By: Miron Hall

Because CMT is a rare disease, it often receives less attention and funding than more common medical conditions. Without adequate resources, researchers struggle to develop effective treatments and ultimately find a cure. This is where fundraising plays a crucial role. It helps to provide the financial support necessary to drive research forward, allowing scientists to better understand these mutations, develop innovative treatments, and improve the quality of life for those of us living with CMT.

Additionally, fundraising for CMT is of utmost importance because it also helps raise awareness about the disease. Most people outside of patients, specialists, or researchers have never even heard of CMT. People hear “Charcot-Marie-Tooth” and tend to assume it has something to do with dental care or sharks! And this overall lack of awareness may inadvertently lead to delayed diagnoses for people who might have it and not even know. I’ve heard accounts of people with CMT previously being suspected of having Multiple Sclerosis (MS) or Guillain-Barre Syndrome before they finally got the correct diagnosis. Or other individuals who experienced symptoms for years but never actively sought a diagnosis because they didn’t know what they were experiencing was abnormal- perhaps because they attributed their symptoms to the general process of aging or to other preexisting medical conditions they had. So by raising funds and thereby raising awareness, we can help provide an opportunity for more people to be diagnosed promptly and receive the support that they need.

But fundraising for research isn’t just about research. Fundraising for CMT is also about creating a sense of community and support for those affected by it. When individuals and families facing the challenges of CMT see that other people care and are actually willing to invest in research, it can provide hope and a sense of validation. It’s a way of acknowledging that our problems are worth solving- which is true, they are! This reassurance is particularly meaningful for many patients who may have felt that their symptoms have been dismissed or downplayed in the past. Certainly, CMT is not always a visibly apparent condition. I’m sure many of us have heard, at one point in our lives, that we “looked fine” or “seemed normal.” But that doesn’t mean that we aren’t affected by CMT nor does it mean that we wouldn’t still benefit from a cure!

And while any means of fundraising- be it independent or otherwise- is beneficial for our overall goal of funding research, the CMT Research Foundation does a great job of providing this opportunity for people who may have limited or no prior fundraising experience, such as myself. I won’t say that fundraising is “easy,” especially if you’ve never done it before. However, the CMTRF makes it a lot easier by hosting fundraising pages directly on the QGIV platform. This easily allows people to sign up and create their own fundraising goal, complete with an opportunity to share their personal message about CMT. You can also share your fundraiser directly from the platform, be it through scheduled emails or link sharing. There is also a feature that allows you to easily keep track of how much you’ve raised and to visualize how much of your goal is left. So even if you’re not tech-savvy, this platform is very user-friendly and would be a great starting point for fundraising.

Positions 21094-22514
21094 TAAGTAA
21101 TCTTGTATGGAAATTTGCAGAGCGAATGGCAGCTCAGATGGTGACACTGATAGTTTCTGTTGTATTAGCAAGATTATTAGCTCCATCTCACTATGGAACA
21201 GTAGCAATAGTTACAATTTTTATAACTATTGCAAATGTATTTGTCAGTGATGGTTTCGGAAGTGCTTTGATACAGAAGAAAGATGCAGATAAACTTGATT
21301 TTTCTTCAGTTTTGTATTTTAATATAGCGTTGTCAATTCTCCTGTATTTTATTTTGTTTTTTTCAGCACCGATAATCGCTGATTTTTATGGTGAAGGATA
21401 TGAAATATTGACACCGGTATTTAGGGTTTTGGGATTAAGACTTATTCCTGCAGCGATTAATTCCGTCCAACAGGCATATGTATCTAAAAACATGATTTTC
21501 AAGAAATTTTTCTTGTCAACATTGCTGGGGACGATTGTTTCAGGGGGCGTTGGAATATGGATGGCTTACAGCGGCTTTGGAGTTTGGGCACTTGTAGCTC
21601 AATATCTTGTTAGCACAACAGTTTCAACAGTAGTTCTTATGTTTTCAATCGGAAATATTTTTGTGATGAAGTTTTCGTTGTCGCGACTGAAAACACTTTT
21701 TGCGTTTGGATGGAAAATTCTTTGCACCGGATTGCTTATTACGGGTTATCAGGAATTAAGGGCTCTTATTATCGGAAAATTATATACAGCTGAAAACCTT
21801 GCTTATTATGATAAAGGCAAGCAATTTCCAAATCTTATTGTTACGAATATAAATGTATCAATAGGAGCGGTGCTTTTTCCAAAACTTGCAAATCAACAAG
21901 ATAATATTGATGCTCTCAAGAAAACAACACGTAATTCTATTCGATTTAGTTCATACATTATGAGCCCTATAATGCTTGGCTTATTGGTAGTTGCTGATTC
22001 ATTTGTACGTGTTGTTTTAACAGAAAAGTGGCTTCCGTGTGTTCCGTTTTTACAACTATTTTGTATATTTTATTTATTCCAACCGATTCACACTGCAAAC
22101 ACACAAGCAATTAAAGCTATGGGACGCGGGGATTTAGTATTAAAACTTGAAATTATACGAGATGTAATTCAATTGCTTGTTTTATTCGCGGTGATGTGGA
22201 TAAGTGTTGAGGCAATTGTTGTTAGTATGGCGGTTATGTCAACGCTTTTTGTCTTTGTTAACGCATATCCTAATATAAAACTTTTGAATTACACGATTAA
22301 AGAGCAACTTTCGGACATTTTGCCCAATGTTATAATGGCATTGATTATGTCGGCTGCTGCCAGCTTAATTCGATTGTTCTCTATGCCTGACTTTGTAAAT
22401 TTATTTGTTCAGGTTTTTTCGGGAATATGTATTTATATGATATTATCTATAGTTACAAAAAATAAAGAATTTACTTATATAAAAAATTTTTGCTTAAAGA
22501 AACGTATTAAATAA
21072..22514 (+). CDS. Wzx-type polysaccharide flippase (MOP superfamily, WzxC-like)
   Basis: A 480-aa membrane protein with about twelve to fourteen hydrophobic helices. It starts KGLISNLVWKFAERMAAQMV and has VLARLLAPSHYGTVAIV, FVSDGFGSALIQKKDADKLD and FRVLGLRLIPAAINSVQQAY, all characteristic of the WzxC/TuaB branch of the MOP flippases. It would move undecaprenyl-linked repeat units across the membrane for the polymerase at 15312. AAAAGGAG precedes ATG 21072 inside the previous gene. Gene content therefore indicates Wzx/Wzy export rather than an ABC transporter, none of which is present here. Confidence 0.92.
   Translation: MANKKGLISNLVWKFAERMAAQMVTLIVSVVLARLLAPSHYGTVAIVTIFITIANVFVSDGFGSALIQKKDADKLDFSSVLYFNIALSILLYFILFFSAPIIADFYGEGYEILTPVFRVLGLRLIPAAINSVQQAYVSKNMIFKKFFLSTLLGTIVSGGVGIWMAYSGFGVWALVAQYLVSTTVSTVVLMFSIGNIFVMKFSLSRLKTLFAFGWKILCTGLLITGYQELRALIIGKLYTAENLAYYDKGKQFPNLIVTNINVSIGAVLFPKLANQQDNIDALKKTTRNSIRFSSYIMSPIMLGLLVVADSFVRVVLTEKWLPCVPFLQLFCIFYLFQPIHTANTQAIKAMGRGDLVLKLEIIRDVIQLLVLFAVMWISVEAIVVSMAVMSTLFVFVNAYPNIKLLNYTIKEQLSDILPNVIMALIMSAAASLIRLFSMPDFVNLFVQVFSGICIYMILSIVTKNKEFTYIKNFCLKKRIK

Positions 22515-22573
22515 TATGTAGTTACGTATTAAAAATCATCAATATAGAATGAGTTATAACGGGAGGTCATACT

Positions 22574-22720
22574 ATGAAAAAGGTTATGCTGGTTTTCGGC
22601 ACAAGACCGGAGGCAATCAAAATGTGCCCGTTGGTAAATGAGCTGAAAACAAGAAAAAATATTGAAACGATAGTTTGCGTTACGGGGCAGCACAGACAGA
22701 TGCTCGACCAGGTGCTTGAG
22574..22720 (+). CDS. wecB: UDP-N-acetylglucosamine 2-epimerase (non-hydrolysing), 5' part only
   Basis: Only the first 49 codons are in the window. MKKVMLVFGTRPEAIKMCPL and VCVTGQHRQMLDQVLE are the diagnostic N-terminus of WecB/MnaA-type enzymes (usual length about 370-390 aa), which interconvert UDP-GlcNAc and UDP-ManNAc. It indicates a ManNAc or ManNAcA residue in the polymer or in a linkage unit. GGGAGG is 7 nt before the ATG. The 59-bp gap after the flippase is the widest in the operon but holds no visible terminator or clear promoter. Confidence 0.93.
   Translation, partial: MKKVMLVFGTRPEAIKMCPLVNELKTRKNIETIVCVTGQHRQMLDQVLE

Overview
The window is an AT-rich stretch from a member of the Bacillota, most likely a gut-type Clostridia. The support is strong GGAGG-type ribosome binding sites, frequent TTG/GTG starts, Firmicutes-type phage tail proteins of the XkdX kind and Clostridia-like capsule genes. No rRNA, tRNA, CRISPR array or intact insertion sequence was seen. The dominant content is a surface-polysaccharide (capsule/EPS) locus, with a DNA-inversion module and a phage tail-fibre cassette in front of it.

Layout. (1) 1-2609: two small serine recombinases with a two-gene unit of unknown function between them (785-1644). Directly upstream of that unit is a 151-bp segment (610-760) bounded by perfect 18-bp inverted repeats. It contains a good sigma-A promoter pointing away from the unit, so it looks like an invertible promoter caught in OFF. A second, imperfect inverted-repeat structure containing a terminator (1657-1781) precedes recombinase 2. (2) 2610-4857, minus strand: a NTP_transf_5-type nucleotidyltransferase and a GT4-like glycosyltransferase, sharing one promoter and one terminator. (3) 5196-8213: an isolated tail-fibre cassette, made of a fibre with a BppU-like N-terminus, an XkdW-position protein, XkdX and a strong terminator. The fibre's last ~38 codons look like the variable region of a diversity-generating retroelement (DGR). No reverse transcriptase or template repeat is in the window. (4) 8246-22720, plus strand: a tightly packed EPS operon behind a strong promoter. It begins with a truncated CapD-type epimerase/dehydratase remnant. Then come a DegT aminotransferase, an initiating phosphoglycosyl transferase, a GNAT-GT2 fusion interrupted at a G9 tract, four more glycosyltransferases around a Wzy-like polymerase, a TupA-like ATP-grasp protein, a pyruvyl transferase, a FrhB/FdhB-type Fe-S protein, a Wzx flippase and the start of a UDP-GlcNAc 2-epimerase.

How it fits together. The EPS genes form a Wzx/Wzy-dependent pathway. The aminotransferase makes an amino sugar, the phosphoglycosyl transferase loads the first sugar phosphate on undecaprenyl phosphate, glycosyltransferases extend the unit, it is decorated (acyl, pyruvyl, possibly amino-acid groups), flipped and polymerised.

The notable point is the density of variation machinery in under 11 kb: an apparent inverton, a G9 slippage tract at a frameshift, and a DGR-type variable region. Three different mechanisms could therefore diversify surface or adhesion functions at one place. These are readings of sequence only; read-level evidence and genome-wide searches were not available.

Understandably, there is this sort of perception of fundraising as consisting of major events with lots of moving pieces. And while these types of events are great because they can be very interactive and raise a lot of public awareness, it isn’t necessary for all of fundraising to take place on such a grand scale. Anything from a 5k to a book swap to a bake sale can raise money. Even simply talking to your friends, family, or coworkers about the CMTRF and our mission can inspire people to donate, and no amount of money is too small to count in the long run. If even just 20 new people made it a goal to raise at least $250, that would be an additional $5,000 towards research right there! That might not seem like a lot, but smaller amounts of money do add up over time! And that’s the other component of fundraising: Time. There is no time limit when it comes to funding research. We can, and ideally, will keep raising money until there is a cure for all of us, regardless of CMT subtype, whether it takes 5, 15, or 50 more years. But more fundraising might help expedite this process so that, hopefully, a cure doesn’t feel like a lifetime away. That’s one of the most inspiring things about collective action. When we come together to support a common cause, we can achieve incredible things!

So, make no mistake- fundraising with the CMT Research Foundation is not about counting the dollars and dimes. It’s about driving scientific progress, building a community, and most importantly, it’s about improving all our lives! It’s about giving hope to those who wake up every morning with CMT knowing that things will get worse before they get better and knowing that we are not alone in this journey.

By mobilizing the CMT community and our social networks, we can use fundraising to become an unstoppable force of positive change in the fight against Charcot-Marie-Tooth.

Miron Hall is a Disease Intervention Specialist from Panama City, Florida. He lives with CMT1A and has been a CMTRF Ambassador since 2022. View his personal fundraising page here.
Are you interested in starting your own fundraiser to help support the CMT community? Click here.